A few years ago, my family moved into a suburban neighborhood in central North Carolina. We loved the tree-lined streets, the warmth of the old homes and the idea that our kids would grow up in a picturesque neighborhood.
However, the real reason we moved to our neighborhood was to show our neighbors the love and compassion of Jesus. We moved hoping that God would be glorified and our neighbors might eventually become brothers and sisters in Christ.
In Matthew 28:19, Jesus says that we are to “Go…. make disciples….” We often don’t think of “going” right outside our front doors. Have you ever seen your neighborhood, apartment complex or wherever you live as a mission field? Now with social distancing in place due to COVID-19, we must be more creative with how we approach this. Here are four things you can do this week to be a good neighbor and to be on mission in your neighborhood.
When we moved into our neighborhood, one of our first commitments was to walk around the block every day just before or after dinnertime. We got to know more neighbors by doing this than by doing anything else. Pick a spot to walk regularly. If you live on a busy road, find a local park or high school track that people walk around. If walking isn’t an option for you, just get out and experience the “rhythms” of your neighborhood, in whatever way is best for you and your family.
Pray for your eyes to be opened to your neighborhood and the needs around you. You might be surprised at what you begin to see. You might notice people only go outside at certain times. While maintaining a safe distance is a requirement for everyone’s safety, taking a walk and praying can be a regular part of your schedule.
Since eating is something that both my neighbors and I do every day, we started inviting neighbors over for a meal. Sometimes we would have big neighborhood breakfasts on Saturdays where each family would bring a side and we would cook the pancakes. This is a great way to naturally get to know folks in a deeper way. Good food and good conversations go hand in hand. In light of current circumstances, consider sharing meals around a computer or phone on video conference. Conversation can still happen around a meal, we just have to do it creatively.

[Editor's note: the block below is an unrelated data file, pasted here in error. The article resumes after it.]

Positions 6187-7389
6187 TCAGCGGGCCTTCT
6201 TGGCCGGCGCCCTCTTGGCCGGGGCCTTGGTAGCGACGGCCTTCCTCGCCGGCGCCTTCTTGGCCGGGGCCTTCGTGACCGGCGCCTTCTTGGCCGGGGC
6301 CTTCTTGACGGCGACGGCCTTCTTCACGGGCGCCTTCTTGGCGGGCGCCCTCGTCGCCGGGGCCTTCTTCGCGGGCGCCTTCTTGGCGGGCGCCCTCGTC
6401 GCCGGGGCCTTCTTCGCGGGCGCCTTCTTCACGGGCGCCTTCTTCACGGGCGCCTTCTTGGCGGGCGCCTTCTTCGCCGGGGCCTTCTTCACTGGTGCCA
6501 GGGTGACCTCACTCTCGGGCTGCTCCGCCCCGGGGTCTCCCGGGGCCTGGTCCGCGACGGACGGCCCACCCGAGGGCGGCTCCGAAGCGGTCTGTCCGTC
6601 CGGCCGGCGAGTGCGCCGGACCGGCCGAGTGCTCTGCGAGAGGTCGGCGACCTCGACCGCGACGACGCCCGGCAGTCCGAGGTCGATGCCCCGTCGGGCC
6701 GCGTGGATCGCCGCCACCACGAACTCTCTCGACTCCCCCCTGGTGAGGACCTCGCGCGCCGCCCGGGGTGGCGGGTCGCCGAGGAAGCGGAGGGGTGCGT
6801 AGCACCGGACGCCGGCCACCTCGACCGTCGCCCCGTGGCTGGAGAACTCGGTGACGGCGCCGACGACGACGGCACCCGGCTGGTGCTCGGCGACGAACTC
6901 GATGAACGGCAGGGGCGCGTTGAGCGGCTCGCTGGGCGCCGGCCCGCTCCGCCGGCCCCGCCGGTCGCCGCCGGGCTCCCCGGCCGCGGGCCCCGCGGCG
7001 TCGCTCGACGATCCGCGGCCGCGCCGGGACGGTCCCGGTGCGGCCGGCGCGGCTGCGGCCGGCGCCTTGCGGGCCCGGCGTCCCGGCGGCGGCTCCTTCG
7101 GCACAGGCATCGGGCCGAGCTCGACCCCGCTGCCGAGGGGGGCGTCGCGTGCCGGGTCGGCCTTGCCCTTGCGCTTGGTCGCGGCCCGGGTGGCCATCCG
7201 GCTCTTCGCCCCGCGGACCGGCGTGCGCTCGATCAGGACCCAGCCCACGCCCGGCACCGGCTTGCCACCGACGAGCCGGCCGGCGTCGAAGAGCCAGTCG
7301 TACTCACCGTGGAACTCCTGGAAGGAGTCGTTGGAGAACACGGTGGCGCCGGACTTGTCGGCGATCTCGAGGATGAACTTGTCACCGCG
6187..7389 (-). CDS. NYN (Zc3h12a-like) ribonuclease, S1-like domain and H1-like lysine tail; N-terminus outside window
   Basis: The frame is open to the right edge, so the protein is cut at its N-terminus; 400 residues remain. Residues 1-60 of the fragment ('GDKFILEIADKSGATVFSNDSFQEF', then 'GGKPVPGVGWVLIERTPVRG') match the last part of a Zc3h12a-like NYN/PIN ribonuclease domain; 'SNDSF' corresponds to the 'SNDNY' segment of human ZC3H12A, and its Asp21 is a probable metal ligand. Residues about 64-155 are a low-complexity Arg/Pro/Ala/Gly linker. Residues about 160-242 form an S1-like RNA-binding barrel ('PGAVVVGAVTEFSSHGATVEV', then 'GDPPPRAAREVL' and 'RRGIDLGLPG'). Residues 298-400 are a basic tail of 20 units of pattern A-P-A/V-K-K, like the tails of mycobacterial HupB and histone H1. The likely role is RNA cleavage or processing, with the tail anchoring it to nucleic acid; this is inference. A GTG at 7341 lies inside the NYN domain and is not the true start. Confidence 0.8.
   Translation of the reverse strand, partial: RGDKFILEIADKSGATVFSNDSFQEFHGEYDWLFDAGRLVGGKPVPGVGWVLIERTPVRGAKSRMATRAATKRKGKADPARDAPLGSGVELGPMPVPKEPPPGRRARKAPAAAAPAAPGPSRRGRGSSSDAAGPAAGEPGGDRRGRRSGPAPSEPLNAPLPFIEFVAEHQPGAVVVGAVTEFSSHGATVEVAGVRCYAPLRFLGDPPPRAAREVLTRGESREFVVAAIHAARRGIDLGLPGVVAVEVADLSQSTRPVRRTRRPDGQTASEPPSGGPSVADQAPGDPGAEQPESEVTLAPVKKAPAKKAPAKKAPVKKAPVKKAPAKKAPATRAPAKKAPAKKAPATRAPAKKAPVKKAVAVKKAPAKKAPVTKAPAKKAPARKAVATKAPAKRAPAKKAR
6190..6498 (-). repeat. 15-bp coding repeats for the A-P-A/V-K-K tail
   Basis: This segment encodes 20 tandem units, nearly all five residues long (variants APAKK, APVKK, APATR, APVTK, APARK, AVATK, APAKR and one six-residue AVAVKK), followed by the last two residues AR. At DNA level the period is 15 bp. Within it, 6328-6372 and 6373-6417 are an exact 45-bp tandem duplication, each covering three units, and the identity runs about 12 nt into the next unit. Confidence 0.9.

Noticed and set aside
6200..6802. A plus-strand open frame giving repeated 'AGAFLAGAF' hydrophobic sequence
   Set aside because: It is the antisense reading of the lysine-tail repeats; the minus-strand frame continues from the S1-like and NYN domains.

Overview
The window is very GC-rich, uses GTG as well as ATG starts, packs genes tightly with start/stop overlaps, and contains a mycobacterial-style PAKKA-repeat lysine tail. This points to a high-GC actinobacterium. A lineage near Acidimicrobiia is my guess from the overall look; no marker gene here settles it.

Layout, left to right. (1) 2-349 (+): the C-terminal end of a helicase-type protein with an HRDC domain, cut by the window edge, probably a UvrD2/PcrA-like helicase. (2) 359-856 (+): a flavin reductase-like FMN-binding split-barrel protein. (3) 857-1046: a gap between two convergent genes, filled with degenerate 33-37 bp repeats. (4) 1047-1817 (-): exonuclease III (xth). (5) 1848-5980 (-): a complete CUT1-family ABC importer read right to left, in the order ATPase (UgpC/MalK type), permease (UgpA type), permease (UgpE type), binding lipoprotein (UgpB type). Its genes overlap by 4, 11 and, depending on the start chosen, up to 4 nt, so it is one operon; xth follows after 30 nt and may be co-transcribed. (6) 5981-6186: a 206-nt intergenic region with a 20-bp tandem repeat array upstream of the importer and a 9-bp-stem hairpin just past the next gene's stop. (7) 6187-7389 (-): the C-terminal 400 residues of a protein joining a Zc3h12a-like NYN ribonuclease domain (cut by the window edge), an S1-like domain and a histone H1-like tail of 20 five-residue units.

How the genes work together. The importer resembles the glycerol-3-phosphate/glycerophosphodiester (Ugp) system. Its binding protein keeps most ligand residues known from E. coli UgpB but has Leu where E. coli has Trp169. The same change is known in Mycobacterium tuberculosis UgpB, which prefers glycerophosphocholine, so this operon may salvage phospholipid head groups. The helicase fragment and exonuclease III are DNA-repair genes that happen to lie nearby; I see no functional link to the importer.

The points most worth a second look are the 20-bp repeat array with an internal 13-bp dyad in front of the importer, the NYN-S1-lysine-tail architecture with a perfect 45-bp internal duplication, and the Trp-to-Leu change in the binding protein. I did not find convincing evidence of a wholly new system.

A mentor once told me that “Jesus always made time for interruptions.” Interruptions are often opportunities in disguise. Does it feel like an interruption to help a neighbor in need? Now that our routines have been altered due to COVID-19, be careful not to fill up your calendar. If you do, you won’t be open to interruptions (i.e. opportunities) from calls, texts or video chats from your neighbors. That’s where mission in the neighborhood lives — the unexpected conversations and happenings. Don’t miss these opportunities because you’re too busy.
There’s one more thing you can do to love your neighbors. You must love Jesus to love your neighbors. If you don’t love Jesus, your neighbors will just be another task on your to-do list.
After all, the Great Commission of going and making disciples is linked to the Great Commandment, found in Luke 10:27: “And he answered, ‘You shall love the Lord your God with all your heart and with all your soul and with all your strength and with all your mind, and your neighbor as yourself.’”
You won’t do it exactly like we do it in our neck of the woods, and it will certainly be different in this uncertain season, but no matter how you do it, if you aren’t the missionary to the people in your neighborhood, who will be?
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